By a recent deeree of the Emperor of France, it is declared, " That the states of Rome are united with the French empire, and " that the temporal power and authority of the Pope is annihilated." The reasons assigned for this decree on the part of NAPOLEON, are as follow -- When our illustrwus predecessor, Charlemagne, "presented to the bishops of Rome, various lands, he resigned them
only as leaseholds to strengthen the loyalty of bis subjects, and " with a view that Rome should form a part of his empire." To found a claim to the papal states on the plea of the design of the founder of those states, eleven hundred years since, affords additional evidence to that recorded in the historic page of almost every age and country,--that Emperors and Kings, when they have an inclination to extend their power, or dominions, are never at a loss for a pretence, which, although it may not be satisfactory to the world, is sure to be satisfactory to themselves. The sword of NAPOLEON has given him the papal states, and it is of little consequence to inquire what were the views of Charlemagne in bestowing a patriA
mony on the see of Rome, and transferring the government to its bishops.*
The second reason assigned for this measure isu_k. The union “ of the two powers, the spiritual and temporal, which has been 1-sinee that period, as it is still at this day, the source of incessant "disputes; the spiritual, princes have studied nothing but to auga ment the influence of a power which enabled them to support the
assumption of others; and for that reason the spiritual powers “ which were invariable in their
policy have interfered with the tem“poral, which change according to the circumstances and policy of " the times:" and “ that all attempts to reconcile the safety and “ tranquillity of the French empire with the temporal pretension “ of the spiritual princes have proved in vain." The truth of most of the positions, stated in this paragraph will not be disputed, by any one who has réad with common attention the history of the church of Rome. Indeed these positions will admit of a more exa tended application than that made by the French Emperor. "The If union of the two powers, the spiritual and temporal" in the bishop of Rome, has led to an assumption of power" utterly irreconcilable, not only with the safety and tranquillity of the French empire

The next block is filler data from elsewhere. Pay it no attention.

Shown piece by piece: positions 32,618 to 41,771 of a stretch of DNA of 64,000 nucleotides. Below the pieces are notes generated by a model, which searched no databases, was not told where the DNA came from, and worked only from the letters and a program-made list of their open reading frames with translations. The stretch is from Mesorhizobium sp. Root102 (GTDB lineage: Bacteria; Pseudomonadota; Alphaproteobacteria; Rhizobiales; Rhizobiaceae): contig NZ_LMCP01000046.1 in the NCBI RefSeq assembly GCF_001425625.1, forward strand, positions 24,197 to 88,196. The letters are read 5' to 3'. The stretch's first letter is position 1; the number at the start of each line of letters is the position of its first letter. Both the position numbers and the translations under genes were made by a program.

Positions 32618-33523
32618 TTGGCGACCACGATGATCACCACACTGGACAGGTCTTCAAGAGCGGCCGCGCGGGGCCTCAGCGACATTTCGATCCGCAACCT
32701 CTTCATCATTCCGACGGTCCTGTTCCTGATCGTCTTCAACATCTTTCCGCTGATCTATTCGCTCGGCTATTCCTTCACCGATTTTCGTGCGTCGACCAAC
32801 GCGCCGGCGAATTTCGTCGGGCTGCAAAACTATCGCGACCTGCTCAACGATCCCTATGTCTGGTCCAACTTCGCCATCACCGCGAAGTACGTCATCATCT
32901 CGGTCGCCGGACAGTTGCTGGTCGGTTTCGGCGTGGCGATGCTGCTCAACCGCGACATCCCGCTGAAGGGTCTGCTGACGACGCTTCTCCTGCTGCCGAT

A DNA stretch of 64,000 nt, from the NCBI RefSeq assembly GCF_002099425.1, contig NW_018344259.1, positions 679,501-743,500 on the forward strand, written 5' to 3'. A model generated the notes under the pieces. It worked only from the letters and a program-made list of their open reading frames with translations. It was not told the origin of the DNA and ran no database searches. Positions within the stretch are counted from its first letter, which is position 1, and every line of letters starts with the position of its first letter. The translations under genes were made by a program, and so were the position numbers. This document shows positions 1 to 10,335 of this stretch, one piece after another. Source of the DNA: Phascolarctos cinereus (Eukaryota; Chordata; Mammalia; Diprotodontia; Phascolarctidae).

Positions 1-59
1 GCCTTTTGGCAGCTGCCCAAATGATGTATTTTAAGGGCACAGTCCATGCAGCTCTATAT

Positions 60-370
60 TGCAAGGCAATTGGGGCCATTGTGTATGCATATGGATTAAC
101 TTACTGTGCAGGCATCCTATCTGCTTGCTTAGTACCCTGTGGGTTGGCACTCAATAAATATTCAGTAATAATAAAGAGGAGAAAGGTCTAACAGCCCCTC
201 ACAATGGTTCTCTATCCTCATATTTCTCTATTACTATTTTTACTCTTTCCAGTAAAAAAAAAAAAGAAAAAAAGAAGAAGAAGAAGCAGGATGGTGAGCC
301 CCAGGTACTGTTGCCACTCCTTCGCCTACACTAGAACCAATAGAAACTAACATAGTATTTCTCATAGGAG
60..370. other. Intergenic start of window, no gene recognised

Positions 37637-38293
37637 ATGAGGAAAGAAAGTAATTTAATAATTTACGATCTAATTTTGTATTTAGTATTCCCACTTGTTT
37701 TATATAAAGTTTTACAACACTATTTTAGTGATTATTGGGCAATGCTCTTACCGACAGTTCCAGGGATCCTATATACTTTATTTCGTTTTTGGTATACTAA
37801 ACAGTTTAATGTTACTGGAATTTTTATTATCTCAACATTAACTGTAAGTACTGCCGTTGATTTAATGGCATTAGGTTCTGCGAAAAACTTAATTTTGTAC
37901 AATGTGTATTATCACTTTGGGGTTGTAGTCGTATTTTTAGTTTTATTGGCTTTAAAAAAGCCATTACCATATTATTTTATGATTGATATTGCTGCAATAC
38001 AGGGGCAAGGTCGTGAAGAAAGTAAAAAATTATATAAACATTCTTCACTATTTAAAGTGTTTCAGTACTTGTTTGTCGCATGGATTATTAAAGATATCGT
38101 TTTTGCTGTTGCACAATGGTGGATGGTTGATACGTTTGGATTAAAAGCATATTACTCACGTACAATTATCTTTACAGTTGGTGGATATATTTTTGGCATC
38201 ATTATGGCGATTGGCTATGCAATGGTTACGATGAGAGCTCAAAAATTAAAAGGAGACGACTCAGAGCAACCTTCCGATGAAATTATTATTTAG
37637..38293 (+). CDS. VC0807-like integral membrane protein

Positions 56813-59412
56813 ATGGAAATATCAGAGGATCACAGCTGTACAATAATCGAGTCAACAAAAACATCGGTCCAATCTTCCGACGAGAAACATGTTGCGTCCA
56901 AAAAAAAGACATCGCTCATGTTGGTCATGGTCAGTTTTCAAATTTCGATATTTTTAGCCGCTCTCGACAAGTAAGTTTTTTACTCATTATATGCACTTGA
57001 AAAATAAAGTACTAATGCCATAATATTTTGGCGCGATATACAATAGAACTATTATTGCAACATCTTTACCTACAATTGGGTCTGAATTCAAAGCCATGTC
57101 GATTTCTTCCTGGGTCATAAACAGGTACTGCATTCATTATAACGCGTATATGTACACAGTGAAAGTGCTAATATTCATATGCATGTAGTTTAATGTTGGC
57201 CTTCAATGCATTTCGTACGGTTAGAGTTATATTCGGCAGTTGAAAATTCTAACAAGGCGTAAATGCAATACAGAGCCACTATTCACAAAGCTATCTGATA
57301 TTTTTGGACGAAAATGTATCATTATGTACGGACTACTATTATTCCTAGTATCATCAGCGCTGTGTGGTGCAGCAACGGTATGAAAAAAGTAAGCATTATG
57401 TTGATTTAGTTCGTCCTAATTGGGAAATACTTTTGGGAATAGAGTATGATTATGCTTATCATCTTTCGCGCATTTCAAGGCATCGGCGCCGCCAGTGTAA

and people, but of every empire, state, and people of Christen. dom. This is assumption of power has enabled the Popes of Rome to enslave Sovereigns, to robi them of itheit dominions, to plunder mankind, in every succeeding age and nation, of their property, and of every right, natural or acquired; this as assumption of power" has caused the massacre of countless millions of the human race, while it has enabled the perpetrators: 'of that massacre tỏ riot in' every species of luxury and lust; and although owing to the light of the neformation, and to the wisdom of the sovereigns and people of Europe, this assumed 'povrer" has been considerably diminished, yet, in proportion to its exercise, misery and disgrace have been the certain consequence. The cities of Naples and of Rome, were, antit:
The statement of Napoleon, respecting the views of Charlemagne, appears to be correct. That excellent ecclesiastical historian, Mosheim, after stating his liberal grant to the see of Rome, remarks as follows:-“Upon « his elevation to the empire of the West, and the government of Rome, he " seems to have reserved to himself the supreme dominion, and the unalien"able rights of Majesty, and to have granted to the church of Rome, a subordinate jurisdiction over that great city, and its annexed territoryo:
..That Charlemagne, in effect, preserved entire his supreme authority over the city of Rome, and its adjacent territory; gave law to the citizens " by judges of his own appointment; punished malefactors, enjoyed the
prerogatives, and exercised all the functions of royalty, has been demon"strated by several of the learned, in the most ample and satisfactory
manner, and confirmed by the most unexceptionable and authentic testi“ monies...